The British press had chronicled this Parisian rescue in detail; and London bankers were well-informed. But, given that policy was formulated quickly behind closed doors, histories have been silent on the importance of the French example. The key connection is found in Alphonse De Rothschild letter of November 14 (Figure 2), where he compared the two crises and declared: “La situation à l’égard de la Baring est exactement la même que celle dans laquelle se trouvait le Comptoir d’Escompte” – roughly translated, “The situation with regards to Barings is exactly the same as the one in which the Comptoir d’Escompte found itself” (Rothschild Archives, London). He then laid out the role that the House of Rothschild should play, pushing for the formation of a British guarantee syndicate, and specifying the Rothschild contribution. ...
The Barings rescue or “lifeboat” was announced on Saturday November 15, 1890. The Bank of England provided an advance of £7.5 million to Barings to discharge their liabilities. A four-year syndicate of banks would ratably share any loss from Barings’ liquidation. The guarantee fund of £17.1 million included all institutions, and some of the largest shares were assigned to banks whose inattentive lending had permitted Barings to swell its portfolio. The old firm was split into a recapitalized “good bank”, Baring Brothers & Co. Ltd., which took over the still profitable trade finance and a “bad bank” that retained its name and its toxic assets, managed by the Bank of England.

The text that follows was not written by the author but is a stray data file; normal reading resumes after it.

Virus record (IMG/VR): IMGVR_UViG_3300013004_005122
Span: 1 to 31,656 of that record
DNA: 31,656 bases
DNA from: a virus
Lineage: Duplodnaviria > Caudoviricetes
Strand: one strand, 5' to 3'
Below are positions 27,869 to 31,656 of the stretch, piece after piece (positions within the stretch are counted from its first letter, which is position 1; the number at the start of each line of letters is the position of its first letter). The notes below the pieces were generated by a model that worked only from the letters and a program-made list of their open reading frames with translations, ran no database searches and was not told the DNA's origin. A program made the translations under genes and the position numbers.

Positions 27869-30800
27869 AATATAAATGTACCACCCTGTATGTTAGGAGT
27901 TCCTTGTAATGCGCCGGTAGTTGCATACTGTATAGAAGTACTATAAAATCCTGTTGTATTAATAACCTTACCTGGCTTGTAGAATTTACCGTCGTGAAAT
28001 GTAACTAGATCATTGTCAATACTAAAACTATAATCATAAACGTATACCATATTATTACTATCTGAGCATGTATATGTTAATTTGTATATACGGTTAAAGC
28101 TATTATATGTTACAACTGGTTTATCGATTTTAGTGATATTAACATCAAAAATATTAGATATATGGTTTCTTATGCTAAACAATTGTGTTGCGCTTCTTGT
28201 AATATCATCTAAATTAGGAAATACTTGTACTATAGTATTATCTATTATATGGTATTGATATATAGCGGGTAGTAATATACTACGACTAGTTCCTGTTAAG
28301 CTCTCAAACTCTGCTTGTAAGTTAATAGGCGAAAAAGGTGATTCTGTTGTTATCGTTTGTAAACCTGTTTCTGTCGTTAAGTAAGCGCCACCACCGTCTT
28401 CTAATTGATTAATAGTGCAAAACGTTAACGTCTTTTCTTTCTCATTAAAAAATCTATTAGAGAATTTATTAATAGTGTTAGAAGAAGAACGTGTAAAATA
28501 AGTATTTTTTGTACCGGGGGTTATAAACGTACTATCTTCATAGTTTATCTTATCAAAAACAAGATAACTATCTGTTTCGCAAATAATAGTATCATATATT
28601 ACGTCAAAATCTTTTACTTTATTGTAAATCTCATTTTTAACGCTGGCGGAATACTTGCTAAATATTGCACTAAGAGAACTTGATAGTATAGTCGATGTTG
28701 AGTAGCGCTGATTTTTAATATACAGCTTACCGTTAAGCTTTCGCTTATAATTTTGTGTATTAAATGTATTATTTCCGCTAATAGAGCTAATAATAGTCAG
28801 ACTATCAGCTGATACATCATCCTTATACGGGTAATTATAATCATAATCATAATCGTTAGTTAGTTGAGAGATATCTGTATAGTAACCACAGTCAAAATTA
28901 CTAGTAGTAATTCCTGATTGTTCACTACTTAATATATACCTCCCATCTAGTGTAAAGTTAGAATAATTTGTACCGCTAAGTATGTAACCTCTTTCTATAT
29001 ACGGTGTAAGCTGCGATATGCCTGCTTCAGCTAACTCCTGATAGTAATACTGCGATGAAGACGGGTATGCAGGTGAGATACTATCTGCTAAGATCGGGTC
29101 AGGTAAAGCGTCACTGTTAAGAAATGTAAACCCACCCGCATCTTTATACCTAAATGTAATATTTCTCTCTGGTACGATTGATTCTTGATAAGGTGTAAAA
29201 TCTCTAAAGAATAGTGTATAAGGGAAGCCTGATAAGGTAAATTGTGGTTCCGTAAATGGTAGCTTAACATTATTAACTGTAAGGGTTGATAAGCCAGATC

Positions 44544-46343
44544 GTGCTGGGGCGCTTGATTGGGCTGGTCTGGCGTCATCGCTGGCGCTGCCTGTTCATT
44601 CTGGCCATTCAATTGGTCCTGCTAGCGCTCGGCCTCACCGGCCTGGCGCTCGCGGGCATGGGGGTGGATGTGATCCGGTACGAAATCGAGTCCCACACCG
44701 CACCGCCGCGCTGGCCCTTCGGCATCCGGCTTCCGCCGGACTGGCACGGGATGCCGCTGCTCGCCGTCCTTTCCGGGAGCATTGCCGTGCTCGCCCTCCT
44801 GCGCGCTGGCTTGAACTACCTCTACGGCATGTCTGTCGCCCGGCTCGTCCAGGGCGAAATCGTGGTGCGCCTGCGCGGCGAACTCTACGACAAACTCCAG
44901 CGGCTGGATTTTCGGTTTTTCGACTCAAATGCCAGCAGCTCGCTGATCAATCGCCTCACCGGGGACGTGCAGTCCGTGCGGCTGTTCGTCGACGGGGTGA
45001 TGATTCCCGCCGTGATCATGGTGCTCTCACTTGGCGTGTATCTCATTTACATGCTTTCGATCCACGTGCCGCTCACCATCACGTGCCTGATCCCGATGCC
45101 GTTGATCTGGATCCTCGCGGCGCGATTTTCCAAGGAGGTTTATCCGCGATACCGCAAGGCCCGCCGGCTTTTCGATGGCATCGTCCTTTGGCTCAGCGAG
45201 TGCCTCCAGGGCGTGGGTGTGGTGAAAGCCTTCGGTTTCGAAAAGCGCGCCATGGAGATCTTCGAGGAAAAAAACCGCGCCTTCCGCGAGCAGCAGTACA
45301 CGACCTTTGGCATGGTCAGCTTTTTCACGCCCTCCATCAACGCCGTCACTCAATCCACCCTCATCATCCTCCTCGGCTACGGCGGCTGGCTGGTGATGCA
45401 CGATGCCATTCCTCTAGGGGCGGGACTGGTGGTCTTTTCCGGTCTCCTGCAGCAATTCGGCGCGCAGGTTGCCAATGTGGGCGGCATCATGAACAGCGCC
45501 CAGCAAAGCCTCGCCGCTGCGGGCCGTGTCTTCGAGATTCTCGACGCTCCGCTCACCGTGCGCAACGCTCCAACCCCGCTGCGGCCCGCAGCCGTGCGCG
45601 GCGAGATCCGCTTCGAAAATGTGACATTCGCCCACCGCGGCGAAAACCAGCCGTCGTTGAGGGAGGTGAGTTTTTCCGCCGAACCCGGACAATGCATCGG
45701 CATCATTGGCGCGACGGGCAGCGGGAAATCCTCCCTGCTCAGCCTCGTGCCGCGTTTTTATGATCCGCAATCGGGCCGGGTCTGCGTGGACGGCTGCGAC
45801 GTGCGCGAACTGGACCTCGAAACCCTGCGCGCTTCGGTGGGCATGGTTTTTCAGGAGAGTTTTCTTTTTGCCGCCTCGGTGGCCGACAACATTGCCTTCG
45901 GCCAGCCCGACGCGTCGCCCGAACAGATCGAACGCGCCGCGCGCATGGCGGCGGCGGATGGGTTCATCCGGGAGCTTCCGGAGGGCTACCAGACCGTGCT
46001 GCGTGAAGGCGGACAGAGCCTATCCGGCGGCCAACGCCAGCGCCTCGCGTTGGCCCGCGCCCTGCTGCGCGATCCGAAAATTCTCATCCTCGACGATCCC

The Barings’ partners agreed to this arrangement, delivering powers-of-attorney over their property, avoiding the danger of a fire sale. But, as unlimited liability partners, they were still expected to cover any losses. The partners’ investments, country homes, town houses and their contents were to be sold with the proceeds moved to the asset side of the bad bank’s balance sheet (Figure 3). This assessment paralleled the liability imposed on the board of directors and senior management of the Comptoir. These payments covered most losses; and neither the French or British syndicates were called upon. Ultimately, the remains of the “bad” Barings bank was sold to a group of investors for £1.5 million, closing the liquidation. The heavy assessments on the Barings appear to have dampened risk-taking, as no other major bank failed before World War I and in general banks became more conservative (Baker & Collins (1990)). ...
This new research reveals that the two most important central banks of the late nineteenth century did not exclusively adhere to Bagehot’s rule. While the Bank of England and the Banque de France responded to panics by lending freely at high rates on good collateral, they also intervened to rescue deeply distressed SIFIs. Central bank cooperation to obtain liquidity and coordination with the Treasury were then critical to ensure that toxic assets were liquidated in an orderly fashion to minimize losses. Combined with penalties levied on the responsible principals, they were strikingly bold and successful rescues. While one may object that recent crises erupted because of system-wide incentives to take risk (Too Big To Fail, deposit insurance and flawed governance), these two episodes should be thought of as identifying appropriate policies to manage individual troubled SIFIs if the system-wide incentives can be brought under control.
Posted by Mark Thoma on Wednesday, February 10, 2016 at 08:45 AM in Economics, Financial System, Regulation |